It's also become the envy of other parent boosters who compete with some of the same Ventura Boulevard businesses for support.
"Our fundraising has, unfortunately, never yielded what Carpenter gets," said Beth Heinz, 36, whose nonprofit Parent Association of Colfax Elementary held its annual Colfax Avenue World Fair on Saturday at the Valley Village school.
"Carpenter is a money-making machine. They've got this down. Our World Fair made $50,000 last year and we're lucky to make $150,000 total (for the year)," she said. "If I'm resentful at anybody, it's the mismanagement I find at LAUSD, which causes us to bust our butts."
While school district officials are loathe to compare schools, there are marked differences between rich and poor area schools.
At Carpenter, 850 students subsist on $50,000 a year for school enrichment from the Los Angeles Unified School District and roughly $300,000 a year from the parents' group. The school is 75 percent white.
At Coldwater Canyon Elementary in North Hollywood, 1,200 students qualify for between $650,000 and $700,000 in federal Title I and bilingual funds, on top of state money that pays the basics. The school is 84 percent Latino, with 92 percent of students qualifying for free federal lunches.
"Because I have the money, I can purchase things at Coldwater that I couldn't at Carpenter," said Coldwater Canyon Principal Barbara Grey, who last year headed Carpenter Elementary.
To add luster to the standard Carpenter curriculum, the PFC hired a P.E. coach, two computer lab instructors, music, dance and class-reduction teachers and four classroom aides, of whom many report directly to the PFC board.
Parents have also bought computers, science equipment, teachers' supplies and paid to maintain the schoolyard grass.
"It sounds like we're raising a lot of money, but we're not compared to what Title I schools are getting," said Janet Loeb, former chair of PFC. "It's unfortunate we have to work so hard and the district and the state can't provide the same advantages."
Last year, Carpenter students scored 872 on the Advanced Placement Index, the highest in their LAUSD district. Coldwater Canyon, where many parents don't speak English, scored 719.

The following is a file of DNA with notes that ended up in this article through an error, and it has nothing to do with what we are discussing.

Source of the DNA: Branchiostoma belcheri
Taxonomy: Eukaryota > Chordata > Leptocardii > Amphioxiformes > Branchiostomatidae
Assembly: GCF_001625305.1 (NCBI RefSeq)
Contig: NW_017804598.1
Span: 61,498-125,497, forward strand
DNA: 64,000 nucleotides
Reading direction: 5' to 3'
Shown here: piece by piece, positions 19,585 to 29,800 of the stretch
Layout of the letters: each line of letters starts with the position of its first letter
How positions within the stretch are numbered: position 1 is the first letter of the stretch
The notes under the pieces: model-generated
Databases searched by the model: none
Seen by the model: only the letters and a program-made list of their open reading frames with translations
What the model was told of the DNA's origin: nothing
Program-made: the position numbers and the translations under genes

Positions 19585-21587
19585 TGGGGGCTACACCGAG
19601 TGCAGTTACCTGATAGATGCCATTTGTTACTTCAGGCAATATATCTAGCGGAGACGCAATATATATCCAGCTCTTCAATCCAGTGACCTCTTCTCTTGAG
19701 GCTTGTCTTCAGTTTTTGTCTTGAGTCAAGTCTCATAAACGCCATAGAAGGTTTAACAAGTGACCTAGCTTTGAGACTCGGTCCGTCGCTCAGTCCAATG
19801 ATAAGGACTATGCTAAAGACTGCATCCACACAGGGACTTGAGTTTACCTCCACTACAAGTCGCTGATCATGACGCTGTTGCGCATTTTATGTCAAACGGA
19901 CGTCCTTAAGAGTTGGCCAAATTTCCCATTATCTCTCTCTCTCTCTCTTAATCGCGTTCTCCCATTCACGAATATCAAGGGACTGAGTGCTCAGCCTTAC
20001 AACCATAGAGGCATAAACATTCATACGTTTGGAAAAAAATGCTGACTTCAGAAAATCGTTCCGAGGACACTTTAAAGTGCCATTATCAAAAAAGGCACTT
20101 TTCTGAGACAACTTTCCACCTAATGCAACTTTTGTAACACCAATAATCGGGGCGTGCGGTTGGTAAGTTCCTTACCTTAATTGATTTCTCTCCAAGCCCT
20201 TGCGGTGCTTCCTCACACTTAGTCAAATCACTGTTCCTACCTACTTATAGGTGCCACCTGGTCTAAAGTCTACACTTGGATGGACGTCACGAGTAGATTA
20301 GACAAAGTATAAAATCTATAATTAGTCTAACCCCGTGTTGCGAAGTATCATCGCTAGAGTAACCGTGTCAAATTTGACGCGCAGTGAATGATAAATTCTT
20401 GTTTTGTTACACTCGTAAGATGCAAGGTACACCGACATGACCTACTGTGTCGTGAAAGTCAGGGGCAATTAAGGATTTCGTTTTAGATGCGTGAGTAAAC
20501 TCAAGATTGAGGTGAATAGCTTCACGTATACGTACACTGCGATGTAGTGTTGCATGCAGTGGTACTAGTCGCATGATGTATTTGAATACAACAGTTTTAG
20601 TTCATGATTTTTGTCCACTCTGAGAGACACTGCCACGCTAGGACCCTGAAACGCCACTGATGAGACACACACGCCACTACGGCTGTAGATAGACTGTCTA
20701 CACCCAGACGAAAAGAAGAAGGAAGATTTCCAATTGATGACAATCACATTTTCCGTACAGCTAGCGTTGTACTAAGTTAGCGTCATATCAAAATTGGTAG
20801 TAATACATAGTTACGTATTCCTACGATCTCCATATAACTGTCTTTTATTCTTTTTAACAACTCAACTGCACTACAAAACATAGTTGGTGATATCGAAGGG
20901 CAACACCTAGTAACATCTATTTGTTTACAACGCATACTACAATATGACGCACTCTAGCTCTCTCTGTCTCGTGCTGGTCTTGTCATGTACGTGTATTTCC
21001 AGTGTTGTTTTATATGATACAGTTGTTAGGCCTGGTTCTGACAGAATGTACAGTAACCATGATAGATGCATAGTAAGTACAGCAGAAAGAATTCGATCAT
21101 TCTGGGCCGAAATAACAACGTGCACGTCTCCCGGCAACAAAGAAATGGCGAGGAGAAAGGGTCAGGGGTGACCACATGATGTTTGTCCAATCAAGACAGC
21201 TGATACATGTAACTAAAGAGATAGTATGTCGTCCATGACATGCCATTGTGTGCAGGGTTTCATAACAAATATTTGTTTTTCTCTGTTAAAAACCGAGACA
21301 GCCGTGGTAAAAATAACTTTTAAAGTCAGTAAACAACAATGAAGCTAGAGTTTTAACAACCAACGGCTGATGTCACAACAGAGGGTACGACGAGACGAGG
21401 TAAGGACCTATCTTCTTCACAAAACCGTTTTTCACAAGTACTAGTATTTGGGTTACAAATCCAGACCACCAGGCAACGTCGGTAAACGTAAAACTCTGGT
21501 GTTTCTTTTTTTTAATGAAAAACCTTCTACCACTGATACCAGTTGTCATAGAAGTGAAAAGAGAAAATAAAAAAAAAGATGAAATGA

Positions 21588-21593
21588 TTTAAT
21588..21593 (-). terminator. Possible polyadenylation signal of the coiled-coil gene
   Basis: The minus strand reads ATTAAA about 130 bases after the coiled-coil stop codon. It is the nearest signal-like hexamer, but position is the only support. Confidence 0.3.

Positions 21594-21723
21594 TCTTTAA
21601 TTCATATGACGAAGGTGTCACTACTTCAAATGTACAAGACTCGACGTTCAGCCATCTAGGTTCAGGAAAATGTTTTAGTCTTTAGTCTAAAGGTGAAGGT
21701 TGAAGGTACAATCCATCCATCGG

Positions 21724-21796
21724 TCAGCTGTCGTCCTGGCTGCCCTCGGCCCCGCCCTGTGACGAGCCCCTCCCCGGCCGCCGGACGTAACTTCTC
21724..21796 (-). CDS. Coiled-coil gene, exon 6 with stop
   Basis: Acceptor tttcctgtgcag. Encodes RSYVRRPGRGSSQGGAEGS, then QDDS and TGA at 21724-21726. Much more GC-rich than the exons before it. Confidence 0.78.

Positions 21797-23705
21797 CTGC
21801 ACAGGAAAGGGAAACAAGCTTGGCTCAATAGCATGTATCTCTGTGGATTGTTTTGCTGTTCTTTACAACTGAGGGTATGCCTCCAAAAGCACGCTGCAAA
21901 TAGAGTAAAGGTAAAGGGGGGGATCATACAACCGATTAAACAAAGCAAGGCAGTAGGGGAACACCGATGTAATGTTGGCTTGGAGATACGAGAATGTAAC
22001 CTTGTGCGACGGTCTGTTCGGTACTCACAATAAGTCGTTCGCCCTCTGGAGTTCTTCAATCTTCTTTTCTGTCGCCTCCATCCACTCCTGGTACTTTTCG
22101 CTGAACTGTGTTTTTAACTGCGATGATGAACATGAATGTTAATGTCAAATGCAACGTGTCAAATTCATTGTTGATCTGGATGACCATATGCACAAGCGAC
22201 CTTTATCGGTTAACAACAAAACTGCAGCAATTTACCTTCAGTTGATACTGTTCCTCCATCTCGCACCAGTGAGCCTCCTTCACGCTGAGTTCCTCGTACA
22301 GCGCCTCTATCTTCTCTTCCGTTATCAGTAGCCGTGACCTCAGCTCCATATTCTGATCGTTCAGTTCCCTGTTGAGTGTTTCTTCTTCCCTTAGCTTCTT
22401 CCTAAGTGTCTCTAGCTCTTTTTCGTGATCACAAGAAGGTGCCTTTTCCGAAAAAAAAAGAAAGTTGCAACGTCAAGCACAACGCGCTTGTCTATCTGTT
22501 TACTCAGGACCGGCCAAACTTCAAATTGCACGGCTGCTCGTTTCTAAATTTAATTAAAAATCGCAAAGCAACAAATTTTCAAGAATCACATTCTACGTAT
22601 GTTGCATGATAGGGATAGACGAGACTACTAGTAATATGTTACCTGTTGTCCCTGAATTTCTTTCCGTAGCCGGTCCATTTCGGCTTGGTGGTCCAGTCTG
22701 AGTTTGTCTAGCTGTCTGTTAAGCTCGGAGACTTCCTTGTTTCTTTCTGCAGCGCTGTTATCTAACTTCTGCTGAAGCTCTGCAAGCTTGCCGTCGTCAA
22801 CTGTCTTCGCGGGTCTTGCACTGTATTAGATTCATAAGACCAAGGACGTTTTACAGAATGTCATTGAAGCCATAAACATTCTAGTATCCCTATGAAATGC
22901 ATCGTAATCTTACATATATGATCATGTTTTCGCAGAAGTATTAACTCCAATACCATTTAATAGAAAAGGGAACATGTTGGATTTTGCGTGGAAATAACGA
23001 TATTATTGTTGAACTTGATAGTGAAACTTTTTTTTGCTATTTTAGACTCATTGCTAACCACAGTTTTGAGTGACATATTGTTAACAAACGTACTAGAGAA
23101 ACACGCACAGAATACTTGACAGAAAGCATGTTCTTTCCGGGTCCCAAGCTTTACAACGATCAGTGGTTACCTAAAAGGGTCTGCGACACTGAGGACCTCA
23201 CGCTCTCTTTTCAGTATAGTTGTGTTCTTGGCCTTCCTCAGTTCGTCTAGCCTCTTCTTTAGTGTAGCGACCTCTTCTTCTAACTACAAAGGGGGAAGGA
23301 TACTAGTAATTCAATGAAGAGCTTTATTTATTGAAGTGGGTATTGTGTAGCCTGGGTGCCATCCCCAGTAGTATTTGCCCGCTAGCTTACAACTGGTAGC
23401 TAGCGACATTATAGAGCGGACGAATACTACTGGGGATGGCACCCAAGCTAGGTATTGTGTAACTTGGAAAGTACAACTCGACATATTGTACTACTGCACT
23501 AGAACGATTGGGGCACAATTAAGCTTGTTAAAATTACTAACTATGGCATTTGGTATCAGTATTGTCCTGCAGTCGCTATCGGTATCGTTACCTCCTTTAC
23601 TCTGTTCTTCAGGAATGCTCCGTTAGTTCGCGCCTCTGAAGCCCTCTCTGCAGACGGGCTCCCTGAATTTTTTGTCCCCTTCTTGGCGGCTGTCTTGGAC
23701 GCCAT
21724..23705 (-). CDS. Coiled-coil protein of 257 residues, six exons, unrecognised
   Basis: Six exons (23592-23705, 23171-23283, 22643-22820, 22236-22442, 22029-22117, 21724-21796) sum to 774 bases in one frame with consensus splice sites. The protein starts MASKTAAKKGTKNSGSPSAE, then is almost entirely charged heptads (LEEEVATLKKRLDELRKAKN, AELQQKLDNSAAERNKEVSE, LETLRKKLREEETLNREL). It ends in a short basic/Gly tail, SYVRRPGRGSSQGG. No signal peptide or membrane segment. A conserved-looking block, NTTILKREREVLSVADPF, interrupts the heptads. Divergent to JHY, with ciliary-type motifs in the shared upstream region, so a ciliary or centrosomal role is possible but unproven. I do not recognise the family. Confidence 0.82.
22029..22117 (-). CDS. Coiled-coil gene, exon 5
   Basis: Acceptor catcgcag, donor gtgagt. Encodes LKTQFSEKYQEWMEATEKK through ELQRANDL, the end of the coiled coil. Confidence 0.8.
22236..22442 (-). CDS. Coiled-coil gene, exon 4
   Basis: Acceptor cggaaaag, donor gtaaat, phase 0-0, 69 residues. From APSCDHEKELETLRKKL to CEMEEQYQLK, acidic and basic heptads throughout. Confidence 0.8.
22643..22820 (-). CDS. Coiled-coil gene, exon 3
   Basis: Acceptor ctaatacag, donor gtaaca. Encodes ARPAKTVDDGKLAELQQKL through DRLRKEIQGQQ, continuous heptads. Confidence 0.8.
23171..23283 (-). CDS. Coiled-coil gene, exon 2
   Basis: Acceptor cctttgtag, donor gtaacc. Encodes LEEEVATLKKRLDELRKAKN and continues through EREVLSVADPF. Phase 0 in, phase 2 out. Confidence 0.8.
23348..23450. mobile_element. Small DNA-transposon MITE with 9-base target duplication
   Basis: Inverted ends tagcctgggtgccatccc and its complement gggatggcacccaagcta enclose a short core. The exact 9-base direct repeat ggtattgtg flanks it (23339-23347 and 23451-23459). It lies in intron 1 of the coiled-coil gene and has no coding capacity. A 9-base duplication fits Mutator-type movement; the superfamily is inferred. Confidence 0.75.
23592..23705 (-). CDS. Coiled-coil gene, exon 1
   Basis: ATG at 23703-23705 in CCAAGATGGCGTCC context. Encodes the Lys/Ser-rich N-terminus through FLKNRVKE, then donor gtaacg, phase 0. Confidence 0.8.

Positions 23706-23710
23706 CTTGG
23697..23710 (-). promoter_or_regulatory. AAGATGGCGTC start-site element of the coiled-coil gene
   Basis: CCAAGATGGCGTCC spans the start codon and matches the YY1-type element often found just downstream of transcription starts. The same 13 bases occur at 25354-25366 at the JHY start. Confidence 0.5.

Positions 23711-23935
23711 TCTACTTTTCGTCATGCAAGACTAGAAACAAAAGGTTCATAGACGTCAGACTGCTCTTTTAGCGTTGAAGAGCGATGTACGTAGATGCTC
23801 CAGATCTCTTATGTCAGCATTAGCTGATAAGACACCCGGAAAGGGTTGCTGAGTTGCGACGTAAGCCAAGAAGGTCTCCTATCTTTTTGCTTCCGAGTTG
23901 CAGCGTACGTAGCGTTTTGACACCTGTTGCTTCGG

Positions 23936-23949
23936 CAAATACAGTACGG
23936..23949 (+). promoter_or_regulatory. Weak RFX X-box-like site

But while it has no computers or P.E. teacher, Coldwater Canyon has a part-time nurse, psychologist, music and orchestra teachers, plus funds for six-week sessions in art, music and drama. It also has a parent center and a bilingual coordinator, or aide.
At Coldwater Canyon, classes are smaller. Grant funds, unavailable at Carpenter, provide nutrition education.
"The parents don't have the means to have a booster club," Grey said. "They couldn't raise the kind of money at Carpenter. Instead (they) volunteer their time."
Though millions flow into the LAUSD from parent groups, the district was unable to furnish statistics on booster club contributions.
Many such clubs, including those at Sherman Oaks, Riverside, Dixie Canyon and Lanai Road elementaries, have joined the school enrichment bandwagon.
At Colfax Elementary, parents have paid for a Suzuki violin program, a math-music program in which every child gets a keyboard, and are funding a new science center. On Saturday, a hundred parents eagerly volunteered to work its World Fair.
"I was one of those parents who said, I'm not going to send my kids to public school. I was just sure it wasn't good enough," said Nora McGarry, co-president of the PACE booster club. "But Colfax is amazing.
"It is like a private school -- that's what we're doing, privatizing our public school."
Dana Bartholomew, (818) 713-3730 firstname.lastname@example.org